Holly Kaye of the conservancy, the Rabbis Spiegel, Joel Kaplan of the United Jewish Council of the Lower East Side, Quinn, Gerson and District Leader David Weinberger toured the synagogue’s sanctuary, which is covered with plaster and pieces of ribbing fallen from the ceiling. Downstairs in the basement, a congregation of about 40 continues to meet regularly. Kaye explained that the conservancy plans to turn the sanctuary into a visitors center from which tours of the historic Lower East Side synagogues and other cultural attractions will be led.

“It has unbelievable potential,” Quinn said, admiring the sanctuary as they stood among the pews covered with debris.

The Norfolk St. visitors center is a $3 million project, with $1 million needed to secure the structure and another $2 million for systems, heating and fixing up the interior. In addition to the visitors center, the space is planned to include a program office for the conservancy, an exhibition space and interactive educational center.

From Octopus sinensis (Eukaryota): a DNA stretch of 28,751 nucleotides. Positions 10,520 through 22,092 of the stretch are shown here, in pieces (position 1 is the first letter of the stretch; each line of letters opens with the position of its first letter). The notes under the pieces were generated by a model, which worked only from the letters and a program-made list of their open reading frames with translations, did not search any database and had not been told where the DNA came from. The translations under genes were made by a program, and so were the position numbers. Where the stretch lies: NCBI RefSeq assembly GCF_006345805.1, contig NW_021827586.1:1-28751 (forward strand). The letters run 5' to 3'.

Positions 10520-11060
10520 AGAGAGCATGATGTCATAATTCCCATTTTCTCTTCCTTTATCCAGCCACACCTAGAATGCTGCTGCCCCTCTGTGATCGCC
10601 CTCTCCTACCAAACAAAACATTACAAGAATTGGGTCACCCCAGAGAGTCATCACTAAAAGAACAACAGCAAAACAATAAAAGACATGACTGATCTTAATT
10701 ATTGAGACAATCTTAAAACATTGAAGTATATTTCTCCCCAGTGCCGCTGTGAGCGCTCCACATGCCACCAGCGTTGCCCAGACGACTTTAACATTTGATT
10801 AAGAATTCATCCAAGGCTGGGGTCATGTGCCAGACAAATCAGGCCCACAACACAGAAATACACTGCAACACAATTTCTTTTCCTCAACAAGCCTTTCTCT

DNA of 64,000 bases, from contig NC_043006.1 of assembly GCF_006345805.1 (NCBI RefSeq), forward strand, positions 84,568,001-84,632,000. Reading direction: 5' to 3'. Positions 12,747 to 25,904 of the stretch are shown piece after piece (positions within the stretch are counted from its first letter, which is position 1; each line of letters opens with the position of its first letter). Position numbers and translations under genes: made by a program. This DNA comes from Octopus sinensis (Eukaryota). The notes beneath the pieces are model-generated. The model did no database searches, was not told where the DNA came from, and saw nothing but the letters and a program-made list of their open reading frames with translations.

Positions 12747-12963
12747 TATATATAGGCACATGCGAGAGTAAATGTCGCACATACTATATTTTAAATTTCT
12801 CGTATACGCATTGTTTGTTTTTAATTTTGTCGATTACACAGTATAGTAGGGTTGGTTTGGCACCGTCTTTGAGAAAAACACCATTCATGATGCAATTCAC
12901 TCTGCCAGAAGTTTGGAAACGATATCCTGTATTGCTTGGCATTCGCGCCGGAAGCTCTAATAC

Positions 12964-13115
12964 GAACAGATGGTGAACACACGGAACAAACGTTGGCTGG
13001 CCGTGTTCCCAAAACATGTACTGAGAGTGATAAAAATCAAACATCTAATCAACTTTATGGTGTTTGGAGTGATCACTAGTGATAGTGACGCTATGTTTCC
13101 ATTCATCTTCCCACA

The Council last year allocated $500,000 for the project, and Kaye said they want to secure that and hopefully add to it. Kaplan said they also hope to get funding from the Lower Manhattan Development Corporation.

So far, the conservancy has raised $2 million for historic sacred sites on the Lower East Side, Kaye told The Villager afterwards.

So far, she said, a handful of historic synagogues are showing some signs of rebirth, such as Chasam Sopher on Clinton St., the Sixth St. Synagogue and the Stanton St. Shul.

“It’s not what it was like 100 years ago, but…” she said. “Ninety-five percent of all Jews in America came through the Lower East Side,” she noted, stressing the area’s enduring significance to Jews.

Now more than ever, there’s an urgent need to preserve the neighborhood’s historic synagogues, Kaye said.